“Gagarin” crew arrives at ISS to remember first man in space

A Soyuz TMA-21 spacecraft has successfully brought three astronauts for a five-month mission to the International Space Station. There are now six people on board the station and next week they will celebrate 50 years of manned space exploration.

The Soyuz spaceship which brought a fresh crew to the ISS is named after Yury Gagarin. The legendary cosmonaut’s first space flight on April 12, 1961 started a new era of piloted space trips. Gagarin’s legacy still inspires a bold future of further space traveling. 

Space as a dream

­Astronauts spend most of their lives preparing for the possibility of going into space. A Russian cosmonaut takes about 250 exams a year in addition to the physical training they have to go through. Aside from the hard work these men and women put into their profession, another thing they have in common is a little more romantic. It is the unwavering childhood dream of literally reaching for something big.

At only 14, aspiring cosmonaut Sergey Davitaya is so certain about his future that he has already made headway. Sergey went to the US and became the first youngster to spend 15 minutes floating in the zero-gravity environment cosmonauts train in.

“When the plane was going up, I felt the full weight of my body, as if I was drawn to it. I could hardly move my hands,” he told of the experience.

Such an “early start” is something the first man in space, Yury Gagarin, could have related to. His feat 50 years ago marked the beginning of a long list of achievements in manned space exploration: from walking on the Moon to building the massive International Space Station. Next, there might be a hotel in orbit, yet another space dream.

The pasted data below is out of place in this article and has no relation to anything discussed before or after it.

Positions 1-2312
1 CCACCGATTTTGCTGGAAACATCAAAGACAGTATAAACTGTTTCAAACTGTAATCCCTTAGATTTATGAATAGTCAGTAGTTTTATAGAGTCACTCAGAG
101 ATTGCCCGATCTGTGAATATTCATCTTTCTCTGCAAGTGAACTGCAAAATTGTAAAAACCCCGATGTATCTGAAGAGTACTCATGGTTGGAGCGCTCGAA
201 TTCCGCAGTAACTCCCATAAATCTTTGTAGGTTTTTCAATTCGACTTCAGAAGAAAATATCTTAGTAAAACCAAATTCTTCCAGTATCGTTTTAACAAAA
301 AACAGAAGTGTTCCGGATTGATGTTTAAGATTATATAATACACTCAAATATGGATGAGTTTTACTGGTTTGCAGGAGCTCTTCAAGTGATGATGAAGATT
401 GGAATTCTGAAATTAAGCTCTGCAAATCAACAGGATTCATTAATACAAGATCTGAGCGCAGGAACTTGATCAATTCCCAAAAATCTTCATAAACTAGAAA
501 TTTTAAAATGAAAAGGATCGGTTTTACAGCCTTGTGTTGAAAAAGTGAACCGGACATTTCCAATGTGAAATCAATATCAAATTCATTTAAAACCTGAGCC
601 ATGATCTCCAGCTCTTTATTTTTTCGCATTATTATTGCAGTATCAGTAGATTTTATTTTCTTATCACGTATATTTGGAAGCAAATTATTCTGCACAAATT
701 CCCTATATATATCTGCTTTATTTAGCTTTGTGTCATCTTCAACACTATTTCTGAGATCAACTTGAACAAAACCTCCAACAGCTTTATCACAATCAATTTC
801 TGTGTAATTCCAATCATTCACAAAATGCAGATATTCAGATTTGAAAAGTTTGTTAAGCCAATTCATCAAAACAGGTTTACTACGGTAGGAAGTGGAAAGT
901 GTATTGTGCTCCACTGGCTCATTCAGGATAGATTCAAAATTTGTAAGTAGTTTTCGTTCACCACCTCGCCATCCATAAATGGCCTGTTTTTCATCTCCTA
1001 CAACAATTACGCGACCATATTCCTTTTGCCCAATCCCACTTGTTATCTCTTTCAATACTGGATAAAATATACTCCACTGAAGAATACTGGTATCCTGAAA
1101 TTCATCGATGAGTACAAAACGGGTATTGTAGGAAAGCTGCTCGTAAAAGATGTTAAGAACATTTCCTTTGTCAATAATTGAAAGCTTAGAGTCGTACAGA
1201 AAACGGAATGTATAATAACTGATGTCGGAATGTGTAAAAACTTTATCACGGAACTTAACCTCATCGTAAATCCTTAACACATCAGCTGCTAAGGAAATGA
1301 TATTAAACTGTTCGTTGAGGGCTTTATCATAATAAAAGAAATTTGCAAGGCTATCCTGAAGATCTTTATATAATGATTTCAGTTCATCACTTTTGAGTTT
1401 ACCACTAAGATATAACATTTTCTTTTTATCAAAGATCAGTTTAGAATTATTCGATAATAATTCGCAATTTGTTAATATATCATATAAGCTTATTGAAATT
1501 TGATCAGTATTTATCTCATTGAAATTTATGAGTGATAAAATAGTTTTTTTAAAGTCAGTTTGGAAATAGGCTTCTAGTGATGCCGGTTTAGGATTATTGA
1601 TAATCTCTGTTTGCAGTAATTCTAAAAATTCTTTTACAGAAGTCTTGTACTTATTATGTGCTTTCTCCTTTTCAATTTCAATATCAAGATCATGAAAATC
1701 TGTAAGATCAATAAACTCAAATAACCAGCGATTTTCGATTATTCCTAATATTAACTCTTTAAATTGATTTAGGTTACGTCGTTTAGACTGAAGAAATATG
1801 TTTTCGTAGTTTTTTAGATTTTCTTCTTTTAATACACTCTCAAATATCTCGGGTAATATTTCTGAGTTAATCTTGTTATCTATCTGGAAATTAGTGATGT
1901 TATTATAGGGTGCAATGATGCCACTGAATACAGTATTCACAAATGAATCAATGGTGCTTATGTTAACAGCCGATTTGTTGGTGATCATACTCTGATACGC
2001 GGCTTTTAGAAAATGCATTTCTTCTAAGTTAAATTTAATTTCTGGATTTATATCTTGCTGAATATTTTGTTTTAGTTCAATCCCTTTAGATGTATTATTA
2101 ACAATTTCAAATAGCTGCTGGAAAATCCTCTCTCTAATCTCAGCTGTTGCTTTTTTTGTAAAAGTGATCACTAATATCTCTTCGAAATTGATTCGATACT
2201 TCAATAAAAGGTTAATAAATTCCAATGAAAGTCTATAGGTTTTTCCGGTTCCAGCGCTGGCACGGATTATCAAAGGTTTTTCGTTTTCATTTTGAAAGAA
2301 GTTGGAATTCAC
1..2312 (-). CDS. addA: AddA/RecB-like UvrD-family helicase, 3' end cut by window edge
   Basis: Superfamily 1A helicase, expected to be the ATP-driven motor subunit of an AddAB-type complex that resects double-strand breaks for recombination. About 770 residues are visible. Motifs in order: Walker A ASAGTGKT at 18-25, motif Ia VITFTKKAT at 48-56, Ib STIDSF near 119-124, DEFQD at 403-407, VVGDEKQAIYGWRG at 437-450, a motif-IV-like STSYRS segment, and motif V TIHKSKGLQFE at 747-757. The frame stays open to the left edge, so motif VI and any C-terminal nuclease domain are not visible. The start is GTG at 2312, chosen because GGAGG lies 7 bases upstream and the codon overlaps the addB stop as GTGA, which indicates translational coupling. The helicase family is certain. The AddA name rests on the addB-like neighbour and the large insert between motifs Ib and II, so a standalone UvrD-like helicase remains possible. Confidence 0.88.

“For this hotel project, there will be four rooms at the station with enough room for seven people. There will be two big illuminators so that everyone can observe the Earth and stars,” said Sergey Kostenko of Orbital Technologies LTD.  “I have always wanted to become a cosmonaut. That did not happen, but now I am sure that one day, I will travel to space.”

A tour’s price tag is a hefty US$ 35 million to US$ 40 million, but there is a cheaper alternative.  Another project aims to send space tourists to lower Earth orbit, where they will spend five minutes in zero gravity and see the planet in its entirety for US$ 200,000.

“Our goal is to send large groups of people to about 120 kilometers above ground where they will be able to see our planet and the cosmos with their own eyes,” Stanislav Smirnov from the Myasishchev design bureau told RT.

To do this, they plan to use the abilities of special aircraft to carry cargo on their body. The plane will take off with a small space shuttle which will be released at a certain altitude.

Still, one of the most ambitious space projects is the “Mars-500” experiment, simulating a voyage to the Red Planet, in the event this global ambition becomes reality. When that time comes, young Sergey Davitaya is certain he will be ready to take on the challenge.

“I want to be the first to travel to Mars and to other planets as well, to the moons of Jupiter or Saturn. They say you can live there in future,” he said. 

Like many spacemen and women, Sergey believes it will only be a matter of time.